Wednesday, December 2, 2009

“Managing the Holiday Blues After Divorce"

Expect the first holidays after a loss of any kind to be difficult. In fact,any “first times” can be expected to be hard, for example your first anniversary or birthday without your spouse. That’s just the way it is. Even if the divorce were your idea and you’re glad the marriage has ended, you probably will feel like a fish out of water during the first holiday season you spend apart.

Since childhood, we wait expectantly for holidays as a time of surprises and togetherness. Most families overtly or covertly agree to ignore Aunt Bernice if she were too much “in her cups” at the dinner table. And everyone colludes to not encourage Uncle Fred if he holds forth too long and heartily about the next year’s elections, high taxes,or corporate greed. Family is family, and any misbehavior generally is ignored in favor of family unity,harmony and preserving the family's Currier and Ives and Norman Rockwell holiday pictures.

Extended family members also can have difficulty with a former family's absence. If a family member sides with your former spouse, as my mother did for a time when I divorced my first husband, the pain is intensified. And even if no one does, you can expect to feel like a fish out of water when it seems like everyone else is coupled and celebrating together.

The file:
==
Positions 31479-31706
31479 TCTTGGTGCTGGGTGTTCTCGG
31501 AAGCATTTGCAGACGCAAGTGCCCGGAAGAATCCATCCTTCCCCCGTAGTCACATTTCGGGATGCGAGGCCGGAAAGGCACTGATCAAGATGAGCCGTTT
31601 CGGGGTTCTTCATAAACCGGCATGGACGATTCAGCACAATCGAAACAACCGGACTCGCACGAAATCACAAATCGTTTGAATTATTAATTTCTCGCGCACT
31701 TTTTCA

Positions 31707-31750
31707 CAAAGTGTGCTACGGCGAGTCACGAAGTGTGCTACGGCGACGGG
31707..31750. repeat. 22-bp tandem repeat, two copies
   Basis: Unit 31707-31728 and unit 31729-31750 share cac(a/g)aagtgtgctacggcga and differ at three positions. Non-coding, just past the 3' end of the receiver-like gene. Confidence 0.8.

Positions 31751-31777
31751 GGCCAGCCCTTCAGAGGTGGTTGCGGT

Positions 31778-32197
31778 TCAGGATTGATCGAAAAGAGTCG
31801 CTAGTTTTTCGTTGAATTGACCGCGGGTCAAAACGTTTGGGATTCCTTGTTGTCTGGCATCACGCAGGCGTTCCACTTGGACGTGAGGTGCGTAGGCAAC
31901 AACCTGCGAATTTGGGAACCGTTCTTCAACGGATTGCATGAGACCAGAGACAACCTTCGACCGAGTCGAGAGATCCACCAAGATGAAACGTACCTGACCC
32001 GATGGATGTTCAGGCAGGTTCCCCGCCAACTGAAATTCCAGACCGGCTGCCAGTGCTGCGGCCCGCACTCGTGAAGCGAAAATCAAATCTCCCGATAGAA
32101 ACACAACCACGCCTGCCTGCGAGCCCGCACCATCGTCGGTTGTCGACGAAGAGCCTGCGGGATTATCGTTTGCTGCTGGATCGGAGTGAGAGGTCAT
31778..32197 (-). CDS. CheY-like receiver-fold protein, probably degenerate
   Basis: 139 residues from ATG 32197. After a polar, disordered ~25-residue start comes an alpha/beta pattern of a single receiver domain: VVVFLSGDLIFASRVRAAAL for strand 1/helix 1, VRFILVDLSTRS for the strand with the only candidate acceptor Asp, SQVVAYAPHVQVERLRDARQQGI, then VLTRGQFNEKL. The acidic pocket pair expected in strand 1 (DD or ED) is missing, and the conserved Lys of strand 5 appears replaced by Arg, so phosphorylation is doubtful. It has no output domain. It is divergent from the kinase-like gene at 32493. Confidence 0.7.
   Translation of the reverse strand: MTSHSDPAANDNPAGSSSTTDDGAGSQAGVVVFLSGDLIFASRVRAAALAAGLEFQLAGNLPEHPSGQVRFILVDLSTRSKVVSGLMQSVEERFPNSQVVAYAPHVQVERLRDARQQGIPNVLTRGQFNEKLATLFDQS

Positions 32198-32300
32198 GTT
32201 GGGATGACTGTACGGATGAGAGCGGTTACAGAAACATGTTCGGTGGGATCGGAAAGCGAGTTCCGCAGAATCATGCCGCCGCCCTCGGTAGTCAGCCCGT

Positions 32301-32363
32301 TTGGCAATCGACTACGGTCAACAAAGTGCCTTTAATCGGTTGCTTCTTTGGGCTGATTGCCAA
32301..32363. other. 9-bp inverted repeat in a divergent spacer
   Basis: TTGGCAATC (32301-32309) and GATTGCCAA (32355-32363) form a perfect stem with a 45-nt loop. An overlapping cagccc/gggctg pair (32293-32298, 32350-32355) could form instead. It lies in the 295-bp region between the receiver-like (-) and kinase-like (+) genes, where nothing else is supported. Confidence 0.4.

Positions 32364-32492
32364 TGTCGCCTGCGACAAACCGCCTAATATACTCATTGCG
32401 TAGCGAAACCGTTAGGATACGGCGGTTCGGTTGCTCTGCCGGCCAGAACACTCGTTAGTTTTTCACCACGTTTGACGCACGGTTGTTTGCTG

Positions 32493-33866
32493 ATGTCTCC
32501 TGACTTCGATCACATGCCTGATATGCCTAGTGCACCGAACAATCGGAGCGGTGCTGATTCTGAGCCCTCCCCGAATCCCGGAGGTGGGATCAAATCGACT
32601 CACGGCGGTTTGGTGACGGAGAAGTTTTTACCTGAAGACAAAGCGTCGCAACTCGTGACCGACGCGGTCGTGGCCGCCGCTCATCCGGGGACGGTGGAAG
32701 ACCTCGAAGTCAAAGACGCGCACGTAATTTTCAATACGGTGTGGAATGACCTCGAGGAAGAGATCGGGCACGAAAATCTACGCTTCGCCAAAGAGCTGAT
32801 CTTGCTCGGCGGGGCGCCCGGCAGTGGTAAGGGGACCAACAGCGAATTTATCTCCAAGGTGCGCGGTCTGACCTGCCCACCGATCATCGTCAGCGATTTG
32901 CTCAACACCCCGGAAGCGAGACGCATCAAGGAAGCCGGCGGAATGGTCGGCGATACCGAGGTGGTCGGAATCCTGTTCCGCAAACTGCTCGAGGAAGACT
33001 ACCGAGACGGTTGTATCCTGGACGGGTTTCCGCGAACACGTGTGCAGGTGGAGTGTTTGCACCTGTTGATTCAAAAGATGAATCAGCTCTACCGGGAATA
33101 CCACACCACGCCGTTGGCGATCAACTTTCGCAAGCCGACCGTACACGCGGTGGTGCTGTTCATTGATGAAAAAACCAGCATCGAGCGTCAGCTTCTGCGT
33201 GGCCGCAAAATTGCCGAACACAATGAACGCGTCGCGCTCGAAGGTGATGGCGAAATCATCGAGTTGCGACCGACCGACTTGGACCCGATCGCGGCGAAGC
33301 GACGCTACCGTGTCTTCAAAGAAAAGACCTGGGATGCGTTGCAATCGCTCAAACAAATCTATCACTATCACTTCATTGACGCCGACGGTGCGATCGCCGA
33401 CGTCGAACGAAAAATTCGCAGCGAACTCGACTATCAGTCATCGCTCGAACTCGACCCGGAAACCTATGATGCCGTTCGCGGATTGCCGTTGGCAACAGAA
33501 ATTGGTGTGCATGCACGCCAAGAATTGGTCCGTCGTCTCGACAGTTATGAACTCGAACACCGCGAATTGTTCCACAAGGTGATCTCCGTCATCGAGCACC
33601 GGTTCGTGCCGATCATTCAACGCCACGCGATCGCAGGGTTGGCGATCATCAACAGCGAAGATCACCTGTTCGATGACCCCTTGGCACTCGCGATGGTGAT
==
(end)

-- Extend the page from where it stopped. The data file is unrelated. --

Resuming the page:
Ten Tips For Being Single Again For the Holidays

1. Don't push yourself to go out and fake being sociable. Give yourself permission to do what feels good to you. If that means going out but coming home when you have had enough of pretending you are not hurting and are having a good time, then do that. If it means staying home and taking a bubble bath by candlelight, do that.

2. Don’t get prematurely involved with someone just because you don’t want to face the holidays alone. At the least, you will be bored and waste your time. At the worst, you’ll get hurt again because this is a vulnerable time when you are susceptible to choosing someone out of desperation.

3. Don’t sleep with anybody just because you are lonely. That will only confuse you at a time when conflicting feelings are swirling around you anyway.

4. Don’t expect people who have never been divorced to understand why this is such a difficult time. This is especially true if you initiated the divorce. They just won’t get it unless they’ve faced that prospect themselves.

5. Don’t go on a wild, break-the-bank spending spree to make yourself feel better. You’ll only feel miserable when the bills come.

6. Don’t change the subject away from your grief. The sooner you reckon with and resolve your feelings about the divorce, the sooner you genuinely will be able to more forward.

7. Do use New Years as a time to take stock of what is good in your life despite the divorce. Set your own goals to aim toward in the coming year to help you make sure it’s a better one.

8. Do ask for support when you need it. Sometimes that means crying on a friend’s shoulder. Sometimes it means taking a long, cleansing walk with a trusted advisor. Sometimes it means having a cup of tea and talking about anything but the divorce or your former spouse. You’ll know what you need. Honor it.

9. Do make your own plans for the holidays themselves. Plan fun activities with people with whom you feel safe. Go visit special relatives or friends with whom you can be yourself.